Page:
Tag Archives: illness experience

Lorenzo Madrazo is a medical student in the Class of 2019 at the University of Ottawa

 

 

 

Murmurs.
Grade 3 out of 6 systolic—
A harsh tone
I listened to carefully.
Yet I failed to hear
the wearied decrescendo of your sighs;
the pain colouring your voice. ...continue reading

Sahil Sharma is a medical student in the Class of 2020 at Western University

 

Nearing the end of my first year in Medical School, I am amazed by the wealth of knowledge acquired during such a short time. There have even been several moments throughout the year where picturing myself as a fully licensed physician seemed slightly less daunting. I have become comfortable with routine physicals, certain diagnoses, different drugs, and management of a wide range of illnesses. I have no doubt I will encounter each of these facets of healthcare during my career. However, there is one unavoidable aspect of medicine that has been discussed very little: death.

The discussion of death is, understandably, quite sensitive; thus, discussing it with such a diverse demographic of students requires a certain amount of skill and reserve. But after learning about concepts such as palliative care and patient-physician relationships, it seems unjust to gloss over one of the most vital roles of a physician — the ability to comfort patients in their most troubling times. ...continue reading

Gordon Giddings. Editorial Fellow, CMAJ.by Gordon Giddings, Editorial Fellow (2013-14), CMAJ

One of the benefits of attending conferences is in getting to share knowledge and in meeting colleagues—seeing how things are done in other places and settings. It is, however, less frequent that we have the benefit of direct patient experience at these conferences. It should not be underestimated how powerful that is.

I had the distinct pleasure of meeting Canadian classical guitar legend and multiple Juno Award winner Liona Boyd at the General Practitioner in Psychotherapy Association Annual Conference in Toronto on May 24. Liona was one of the keynote speakers and opened the morning session with a talk on focal dystonia. This was a very personal story for her as someone who had reached the heights of an internationally celebrated career, having played for England’s royal family and American presidents, and living a jet-set lifestyle in Beverly Hills. She began to notice several years back that she was having increasing difficulty in playing some of the more difficult passages on her guitar, specifically a technique called ‘tremolo’, a way to produce a sound likened to 2 or 3 guitars playing at the same time. Her fingers were not painful, but stiff, and wouldn’t seem to want to do the tasks that she had so effortlessly done over the years before.

She was subsequently diagnosed with focal dystonia, a diagnosis that she resisted for several years, as she was told that it was incurable. The implications of this for her were immense, as the guitar had defined her career, livelihood, aspects of her marriage, and in a very broad sense, her life as a whole. After struggling through several performances, she stepped down from the professional guitar stage at the level she had been performing. She moved to Miami, and after a period that she refers to as ‘la vida loca’, began looking at potential treatment options, for other ways to further her career, and ultimately to re-engage with her life.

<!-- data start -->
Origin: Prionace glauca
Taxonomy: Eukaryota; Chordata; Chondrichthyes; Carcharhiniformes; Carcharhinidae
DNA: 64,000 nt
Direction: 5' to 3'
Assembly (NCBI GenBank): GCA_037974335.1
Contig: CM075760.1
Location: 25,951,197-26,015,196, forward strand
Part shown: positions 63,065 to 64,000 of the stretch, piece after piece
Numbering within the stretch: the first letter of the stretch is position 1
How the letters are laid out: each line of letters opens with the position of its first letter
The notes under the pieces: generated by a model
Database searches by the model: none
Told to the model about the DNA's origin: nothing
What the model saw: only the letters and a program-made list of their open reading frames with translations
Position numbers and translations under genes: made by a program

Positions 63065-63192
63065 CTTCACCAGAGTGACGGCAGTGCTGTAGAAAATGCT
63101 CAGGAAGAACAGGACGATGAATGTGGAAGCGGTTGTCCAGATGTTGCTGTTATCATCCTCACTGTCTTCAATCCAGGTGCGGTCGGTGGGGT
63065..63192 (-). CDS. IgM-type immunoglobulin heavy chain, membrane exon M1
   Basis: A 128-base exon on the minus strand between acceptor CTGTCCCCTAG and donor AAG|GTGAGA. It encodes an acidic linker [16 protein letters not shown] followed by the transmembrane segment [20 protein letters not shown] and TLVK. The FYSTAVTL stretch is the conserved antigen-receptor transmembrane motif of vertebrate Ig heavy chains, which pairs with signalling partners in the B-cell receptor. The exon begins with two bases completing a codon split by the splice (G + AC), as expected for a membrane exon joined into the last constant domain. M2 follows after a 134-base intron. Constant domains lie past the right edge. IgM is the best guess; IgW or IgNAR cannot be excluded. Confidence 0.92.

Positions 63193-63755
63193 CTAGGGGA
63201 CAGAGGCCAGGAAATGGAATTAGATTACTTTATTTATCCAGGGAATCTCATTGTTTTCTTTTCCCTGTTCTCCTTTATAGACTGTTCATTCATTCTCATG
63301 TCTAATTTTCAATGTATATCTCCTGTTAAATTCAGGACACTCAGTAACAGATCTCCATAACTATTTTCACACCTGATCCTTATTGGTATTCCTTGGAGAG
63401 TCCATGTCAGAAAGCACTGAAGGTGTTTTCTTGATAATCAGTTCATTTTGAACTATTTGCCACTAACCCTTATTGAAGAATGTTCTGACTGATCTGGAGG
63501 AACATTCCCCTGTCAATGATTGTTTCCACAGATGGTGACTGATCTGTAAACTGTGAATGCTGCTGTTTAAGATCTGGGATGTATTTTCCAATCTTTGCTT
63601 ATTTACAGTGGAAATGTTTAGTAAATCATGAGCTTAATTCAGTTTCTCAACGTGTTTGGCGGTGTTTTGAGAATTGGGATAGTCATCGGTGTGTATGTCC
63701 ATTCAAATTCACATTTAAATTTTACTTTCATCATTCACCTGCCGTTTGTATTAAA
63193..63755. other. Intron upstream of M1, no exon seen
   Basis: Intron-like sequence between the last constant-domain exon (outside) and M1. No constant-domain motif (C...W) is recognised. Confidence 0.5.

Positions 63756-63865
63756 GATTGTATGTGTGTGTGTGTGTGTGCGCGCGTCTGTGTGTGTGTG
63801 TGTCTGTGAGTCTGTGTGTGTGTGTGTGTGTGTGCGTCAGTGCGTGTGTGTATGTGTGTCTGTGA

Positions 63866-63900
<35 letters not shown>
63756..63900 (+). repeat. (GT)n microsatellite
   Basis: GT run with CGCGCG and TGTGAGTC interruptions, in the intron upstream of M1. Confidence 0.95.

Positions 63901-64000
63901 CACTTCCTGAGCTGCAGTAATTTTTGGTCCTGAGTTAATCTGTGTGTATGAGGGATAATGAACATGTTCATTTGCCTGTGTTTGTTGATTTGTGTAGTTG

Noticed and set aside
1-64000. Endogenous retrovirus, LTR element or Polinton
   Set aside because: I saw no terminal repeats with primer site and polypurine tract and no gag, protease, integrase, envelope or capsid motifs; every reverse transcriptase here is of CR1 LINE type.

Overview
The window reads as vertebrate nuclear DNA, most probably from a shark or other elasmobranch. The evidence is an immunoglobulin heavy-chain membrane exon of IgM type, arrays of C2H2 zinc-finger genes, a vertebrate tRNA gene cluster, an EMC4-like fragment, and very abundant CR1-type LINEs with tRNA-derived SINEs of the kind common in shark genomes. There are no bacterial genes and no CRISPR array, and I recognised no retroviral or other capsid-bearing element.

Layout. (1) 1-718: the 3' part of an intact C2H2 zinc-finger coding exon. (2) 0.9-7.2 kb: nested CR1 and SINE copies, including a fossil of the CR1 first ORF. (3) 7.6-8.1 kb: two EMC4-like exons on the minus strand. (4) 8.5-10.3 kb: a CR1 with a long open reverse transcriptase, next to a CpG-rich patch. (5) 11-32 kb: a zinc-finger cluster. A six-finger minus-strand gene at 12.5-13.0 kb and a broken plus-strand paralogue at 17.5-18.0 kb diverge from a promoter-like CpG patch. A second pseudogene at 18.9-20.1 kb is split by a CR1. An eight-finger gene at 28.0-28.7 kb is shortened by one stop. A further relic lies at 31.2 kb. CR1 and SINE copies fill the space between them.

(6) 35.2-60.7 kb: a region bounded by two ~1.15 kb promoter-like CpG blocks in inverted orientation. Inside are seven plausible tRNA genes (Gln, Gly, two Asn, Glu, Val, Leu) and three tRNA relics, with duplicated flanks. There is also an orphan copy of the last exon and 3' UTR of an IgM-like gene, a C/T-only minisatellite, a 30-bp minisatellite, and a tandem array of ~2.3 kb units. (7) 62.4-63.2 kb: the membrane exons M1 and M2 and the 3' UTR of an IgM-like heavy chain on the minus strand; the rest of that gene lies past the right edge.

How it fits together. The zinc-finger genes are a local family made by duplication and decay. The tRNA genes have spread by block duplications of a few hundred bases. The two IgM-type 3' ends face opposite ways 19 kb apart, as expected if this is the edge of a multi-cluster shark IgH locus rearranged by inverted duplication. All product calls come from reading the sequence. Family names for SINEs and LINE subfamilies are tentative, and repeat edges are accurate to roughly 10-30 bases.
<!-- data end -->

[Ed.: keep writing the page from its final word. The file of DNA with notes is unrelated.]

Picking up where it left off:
To a large extent she has done that, by launching a singing career with multiple vocal recordings to her credit, moving back to Canada (yay!) and picking up the guitar again and giving concerts, albeit with a different technique and the assistance of a guitar partner who often accompanies her during live performances.

Liona stated during her 90-minute talk that this was the first talk (and PowerPoint presentation) that she had ever done. It was indeed a very admirable and inspirational presentation. However, her presence did bring something else—a reminder of the reasons why we travel to conferences and spend endless hours on continuing education, read numerous journal articles and immerse ourselves in rigorous research and scholarship.

The experience reminds me to immerse more fully with patients in their experience. Physicians often control what transpires during a patient visit. This may have the effect of rendering them more passive in their health care experience. It is important to remember to see patients as more than just their disease, but placing their experience in the context of their lives. Specifically looking at:

How is this illness affecting your life?

What do you think is causing it?

Why do you think that is happening?

What are you concerned that it might be?

What were you hoping we might be able to do for this?

Liona spoke of the difference for her in being seen by medical professionals who truly wanted to understand her illness experience and see how they could improve her condition. What proved most successful for her was a transdisciplinary approach that acknowledged the limitations and losses that she had experienced, but that also gave her a sense of hope and purpose. Though she still suffers from focal dystonia, she is optimistic about her diagnosis and her future. As well, myself and 100 other physicians who heard her speak that morning were enriched for it. Thank you Liona!